Though overall unemployment is relatively stable - long-term unemployment is up over 50% with 588,000 of the total unemployed having been out of work for over 12 months. This again exposes the failure of the Work Programme - on which you are more likely to find yourself sanctioned than employed.

Among the UK's nations and regions, unemployment is higher now than in 2008 in Northern Ireland, Scotland, Wales, the south west, west midlands, Yorkshire & Humber and in the north east (but lower everywhere else. The sharpest rises in unemployment are in Northern Ireland, Wales and the north east, while the sharpest falls are in the south east, east midlands and London.


The real shift comes when we look at wider underemployment measures: combining the unemployed with those working temporary jobs but wanting permanent work (up 57%), those working part-time who want full-time work (up 91%), and those recorded as 'economically inactive' who want to work (up 10%).

This is a much wider problem than the trebling of the number of workers on zero hours contracts to around 700,000 (which receives great attention). What receives less is the number of workers taking second jobs, which has increased over 100,000 from Jan 2008 to May 2015.

Overall, wider underemployment is up 26% from 4.8 million in January 2008 to over 6 million today.

Underemployment tells the story of the structural problems in the labour market


In much of the period between the crash and today, real pay has declined, with average real wages down almost 10% since 2008 (see our analysis: 'The Pound in your pocket: Pay under Osborne').

Back in January 2008, regular pay was growing at 3.6% a year, compared with just 2.2% today - and that itself is a recent high point after more than two years of uninterrupted economic growth!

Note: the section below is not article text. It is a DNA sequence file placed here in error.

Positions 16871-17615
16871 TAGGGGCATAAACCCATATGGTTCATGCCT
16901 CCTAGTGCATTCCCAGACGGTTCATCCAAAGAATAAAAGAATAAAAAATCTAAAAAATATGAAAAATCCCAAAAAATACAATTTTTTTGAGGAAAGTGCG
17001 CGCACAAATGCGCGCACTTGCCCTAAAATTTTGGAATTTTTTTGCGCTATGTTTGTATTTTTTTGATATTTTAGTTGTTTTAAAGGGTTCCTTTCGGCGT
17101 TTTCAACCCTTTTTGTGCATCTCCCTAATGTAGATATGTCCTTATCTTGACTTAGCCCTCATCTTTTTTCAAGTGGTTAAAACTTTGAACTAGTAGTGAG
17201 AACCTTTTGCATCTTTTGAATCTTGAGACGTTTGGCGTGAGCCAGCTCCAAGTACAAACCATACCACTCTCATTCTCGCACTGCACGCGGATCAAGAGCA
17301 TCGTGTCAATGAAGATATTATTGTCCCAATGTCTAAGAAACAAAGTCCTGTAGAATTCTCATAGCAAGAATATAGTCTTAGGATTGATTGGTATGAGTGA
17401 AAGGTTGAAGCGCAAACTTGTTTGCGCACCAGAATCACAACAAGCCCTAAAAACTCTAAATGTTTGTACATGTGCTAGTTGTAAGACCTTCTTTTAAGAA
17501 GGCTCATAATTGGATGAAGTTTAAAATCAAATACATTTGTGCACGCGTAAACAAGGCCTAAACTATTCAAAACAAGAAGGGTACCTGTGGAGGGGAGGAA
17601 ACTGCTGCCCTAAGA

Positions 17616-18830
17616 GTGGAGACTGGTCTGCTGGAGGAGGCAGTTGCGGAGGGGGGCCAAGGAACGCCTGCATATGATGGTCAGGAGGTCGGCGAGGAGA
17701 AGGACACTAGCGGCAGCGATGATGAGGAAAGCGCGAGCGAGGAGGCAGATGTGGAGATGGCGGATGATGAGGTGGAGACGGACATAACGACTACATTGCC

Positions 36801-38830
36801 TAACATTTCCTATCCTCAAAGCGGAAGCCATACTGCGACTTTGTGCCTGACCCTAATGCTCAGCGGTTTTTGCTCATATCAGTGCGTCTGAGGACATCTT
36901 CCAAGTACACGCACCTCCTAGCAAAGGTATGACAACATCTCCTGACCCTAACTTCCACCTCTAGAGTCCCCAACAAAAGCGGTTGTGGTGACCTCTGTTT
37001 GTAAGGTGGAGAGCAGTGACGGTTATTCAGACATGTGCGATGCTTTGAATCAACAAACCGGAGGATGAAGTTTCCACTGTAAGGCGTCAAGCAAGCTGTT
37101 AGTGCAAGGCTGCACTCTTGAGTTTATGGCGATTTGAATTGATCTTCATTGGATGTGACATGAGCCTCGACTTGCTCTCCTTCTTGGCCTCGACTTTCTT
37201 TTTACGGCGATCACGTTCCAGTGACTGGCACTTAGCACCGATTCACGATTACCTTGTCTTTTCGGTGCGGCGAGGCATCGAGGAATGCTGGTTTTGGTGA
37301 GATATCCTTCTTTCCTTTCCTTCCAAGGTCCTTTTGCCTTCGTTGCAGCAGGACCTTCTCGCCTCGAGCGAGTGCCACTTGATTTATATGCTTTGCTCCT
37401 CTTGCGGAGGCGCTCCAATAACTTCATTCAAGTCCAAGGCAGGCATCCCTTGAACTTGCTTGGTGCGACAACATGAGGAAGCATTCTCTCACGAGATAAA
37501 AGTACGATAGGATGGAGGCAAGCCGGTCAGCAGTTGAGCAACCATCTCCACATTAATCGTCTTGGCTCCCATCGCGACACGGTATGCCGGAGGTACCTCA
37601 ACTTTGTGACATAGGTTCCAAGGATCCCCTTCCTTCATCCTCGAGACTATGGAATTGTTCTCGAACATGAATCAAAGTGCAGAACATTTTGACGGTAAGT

We know that the shape of the labour market affects pay - with the best pay rates going to full-time employees.

Despite pay having stagnated over this period, hours worked have gone up (by 0.5% for full-time workers, but by a more significant 5.2% for part-time workers) - an indication of lower pay, but leaving a consequence of lower productivity.

Attacking trade unions

A generation ago over 80% of workers had their wages negotiated by trade unions through collective bargaining agreements. Today it is less than a quarter of workers - and, unsurprisingly the share of the nation's wealth going to workers in pay has declined as trade union power has declined.

TUC research shows that between 2008 and 2013 the proportion of union members accessing regular training went up from 36.8 per cent to 38.9 per cent, while the opposite trend occurred for non-unionised employees (down from 23.4 per cent to 22.9 per cent). 

Investing in staff training not only proves productivity, but is a sign of actually wanting to retain staff - and paying them to do so. Enlightened employers cajoled into being so by watchful trade unions - it was a system that delivered investment, growth, full employment and greater equality. And in unraveling it is generating mostly the opposite.


The question today is who is even considering what sort of labour market the UK needs? The race to the bottom is breeding progressively lower pay, lower skill, lower productivity jobs. There are record number of jobs but a crisis of underemployment.

Without some structural change - a revival of industrial policy, strengthening of trade union rights, a substantial and sustained increase in investment - it is hard to see how the UK labour market will not continue its race to the bottom.